Wednesday, September 9, 2009

The Matawan maneaters: a New Jersey horror

On the evening of July 1, 1916, Charles Vansant was swimming in the surf off Beach Haven in Ocean County (New Jersey) when he was attacked by a shark, which stripped the flesh from his left thigh. He died about an hour later. The second attack took place on July 6, when Charles Bruder was attacked off Spring Lake; he bled to death before the lifeguards even returned him to shore. But for all this, the horror was about to come even closer to home.

On July 12, 12-year old Lester Stillwell and other boys were playing at the Wyckoff Dock on Matawan Creek near the town of Matawan, some 16 miles inland. While there, the boys saw an 'old black weather-beaten board or a weathered log' which turned out, unfortunately, to be a shark. Stillwell was pulled underwater and killed; people attempted to rescue the boy. One of these, Watson Fisher, was also killed by the shark as he swam in search of the boy's body. Half an hour later and a half mile away, another young boy, Joseph Dunn, was attacked by a shark, but survived.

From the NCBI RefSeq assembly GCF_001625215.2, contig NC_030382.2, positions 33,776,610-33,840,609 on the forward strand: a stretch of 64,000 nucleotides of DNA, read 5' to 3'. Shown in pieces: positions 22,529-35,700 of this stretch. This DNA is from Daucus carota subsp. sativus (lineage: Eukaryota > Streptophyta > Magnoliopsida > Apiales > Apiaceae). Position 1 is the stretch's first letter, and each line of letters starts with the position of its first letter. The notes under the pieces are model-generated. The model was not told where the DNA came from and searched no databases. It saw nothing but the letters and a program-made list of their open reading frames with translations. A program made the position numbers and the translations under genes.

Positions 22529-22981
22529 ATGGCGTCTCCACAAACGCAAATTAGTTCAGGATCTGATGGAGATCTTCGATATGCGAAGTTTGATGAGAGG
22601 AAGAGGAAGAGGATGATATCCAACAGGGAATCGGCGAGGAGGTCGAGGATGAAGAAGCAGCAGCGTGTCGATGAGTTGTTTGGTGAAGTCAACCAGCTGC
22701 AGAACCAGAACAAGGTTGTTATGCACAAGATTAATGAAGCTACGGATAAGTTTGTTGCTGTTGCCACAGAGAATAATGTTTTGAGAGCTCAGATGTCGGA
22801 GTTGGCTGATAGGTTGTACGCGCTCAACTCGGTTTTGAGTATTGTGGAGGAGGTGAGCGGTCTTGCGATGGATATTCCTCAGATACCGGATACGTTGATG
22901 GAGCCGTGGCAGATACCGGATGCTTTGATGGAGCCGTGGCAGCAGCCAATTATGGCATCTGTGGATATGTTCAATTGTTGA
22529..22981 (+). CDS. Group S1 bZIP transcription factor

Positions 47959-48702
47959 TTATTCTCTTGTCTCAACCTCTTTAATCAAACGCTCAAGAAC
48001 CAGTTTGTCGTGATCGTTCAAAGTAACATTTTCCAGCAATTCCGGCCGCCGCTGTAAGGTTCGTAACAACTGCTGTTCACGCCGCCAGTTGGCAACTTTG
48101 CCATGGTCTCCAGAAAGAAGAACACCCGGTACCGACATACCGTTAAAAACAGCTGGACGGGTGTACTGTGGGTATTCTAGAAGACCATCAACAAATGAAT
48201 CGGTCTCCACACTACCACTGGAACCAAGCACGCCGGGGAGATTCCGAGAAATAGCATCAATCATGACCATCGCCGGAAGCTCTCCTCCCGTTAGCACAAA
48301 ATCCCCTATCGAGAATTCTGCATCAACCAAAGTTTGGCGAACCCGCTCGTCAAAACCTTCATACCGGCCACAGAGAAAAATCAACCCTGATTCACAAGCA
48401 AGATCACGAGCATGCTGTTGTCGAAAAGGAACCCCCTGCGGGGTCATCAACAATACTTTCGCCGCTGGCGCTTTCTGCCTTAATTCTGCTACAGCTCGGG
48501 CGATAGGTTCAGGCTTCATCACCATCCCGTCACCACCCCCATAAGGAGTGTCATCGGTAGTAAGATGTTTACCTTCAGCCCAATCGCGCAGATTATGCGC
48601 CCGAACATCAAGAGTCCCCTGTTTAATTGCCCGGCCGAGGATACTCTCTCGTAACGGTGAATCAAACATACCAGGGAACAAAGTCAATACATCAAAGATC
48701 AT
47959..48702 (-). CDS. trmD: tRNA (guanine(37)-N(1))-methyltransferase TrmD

An 8-foot long great white shark was killed by Michael Schleisser in Raritan Bay near the mouth of Matawan Creek. It was widely reported that Schleisser's kill was the maneater, although differing opinions surfaced - in 1916, Barrett Smith wrote that it could have been a sea turtle, rather than a shark - an odd theory, to be sure. In modern times, biologists Richard Ellis and George Llano both feel that the shark may have been a bull shark (which can survive in fresh water) although ichthyologist George Burgess notes that Matawan Creek was extremely brackish and a great white may still be to blame.

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